I biked up to New Rochelle. “Biked” meaning bicycled. I went from my house near Prospect Park, over the Brooklyn Bridge, up the West Side Highway bike path, over the Broadway bridge, then east on the roads bordering Van Cortlandt Park, to Lincoln Avenue, to North Blvd. etc., all the way to Main Street into New Rochelle, which becomes Boston Post Road, beside the Long Island Sound.
The ride was exhilarating; not least because it was a beautiful day, and I was able to do it. I was able to get on a bicycle and ride from one county, Brooklyn, to another, New Rochelle. Unfortunately, it also became an isolating experience as I moved east across the Bronx, because people became frightened and hateful.
At one point, east of Van Cortland, I—a little lost—asked a woman in a Lexus with her windows rolled down if I happened to be near Gun Hill Road. Looking straight ahead, she fingered the buttons to her windows and automatic door locks. Nothing changed, not her breathing, nor her expression, nor her fixed, blank stare. I don’t believe she blinked—I’m not even sure she had eye lids—but the windows slid noiselessly closed. Flustered, I rode on. Later, a driver honked at me several times, and then passed, gesticulating in rage. That was to be expected, I suppose. Car drivers typically act rabid around me on my bike when I venture into the suburbs; but I hadn’t expected the odd, deathless stares. As I passed, people would simply stand like pissing fountain statues and follow me with their eyes. I despised the lot of them—and myself as well—just for continuing to be alive at 50 with little to show for it but feces, cum, and of course, miles and miles wasted on my folding bicycle, which, by the way, looks like a child’s bicycle.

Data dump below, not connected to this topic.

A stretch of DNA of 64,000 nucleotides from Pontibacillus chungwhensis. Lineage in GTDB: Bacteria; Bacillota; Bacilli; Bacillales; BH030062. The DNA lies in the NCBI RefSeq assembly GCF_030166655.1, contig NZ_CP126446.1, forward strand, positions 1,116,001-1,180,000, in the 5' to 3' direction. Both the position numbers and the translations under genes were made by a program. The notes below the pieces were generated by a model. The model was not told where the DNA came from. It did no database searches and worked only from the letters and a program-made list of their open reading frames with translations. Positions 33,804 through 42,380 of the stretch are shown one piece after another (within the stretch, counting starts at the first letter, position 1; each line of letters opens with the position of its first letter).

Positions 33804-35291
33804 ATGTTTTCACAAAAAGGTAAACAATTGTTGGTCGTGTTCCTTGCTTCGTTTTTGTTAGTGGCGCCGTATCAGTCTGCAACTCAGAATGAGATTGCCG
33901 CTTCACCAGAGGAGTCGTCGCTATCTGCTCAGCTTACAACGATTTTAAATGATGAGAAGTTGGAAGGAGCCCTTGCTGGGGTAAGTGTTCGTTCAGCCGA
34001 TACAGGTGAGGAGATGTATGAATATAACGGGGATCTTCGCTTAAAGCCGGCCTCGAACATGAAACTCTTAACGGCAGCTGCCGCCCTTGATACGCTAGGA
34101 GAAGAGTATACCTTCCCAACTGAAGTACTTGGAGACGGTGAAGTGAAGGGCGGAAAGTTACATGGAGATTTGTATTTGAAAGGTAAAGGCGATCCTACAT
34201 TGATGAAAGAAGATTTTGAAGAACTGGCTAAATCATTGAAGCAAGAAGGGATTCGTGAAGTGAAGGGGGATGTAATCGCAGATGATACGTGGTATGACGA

When I arrived at the day camp where my daughter was unhappily ensconced, even the children in “New Roc,” as they call it, stared in sour contempt as I rolled up on my small-wheeled bike, sandwiched in the child-pickup queue between a Mercedes suv and a bmw something-or-other arriving to collect the brats.
While the parents stared in blank—I don’t know…fear?—the fattish boys gathered in clusters to look at me with glee. What could be more laughable than a grownup on a child’s bicycle?
“What kind of bike is that?” said one young plug. “How much you sell it for?” posed another child, of flattish features. “If you bring it tomorrow I’ll buy it. I’ll give you two pennies for it!” “Okay,” I replied. “I’ll give you a thousand dollars!” said another boy. “No,” I smiled with fake condescension. “He was first.” “Oh,” replied the boy, now gloating in lawyerly fashion. “You must be pretty stupid to sell that bike for two cents.”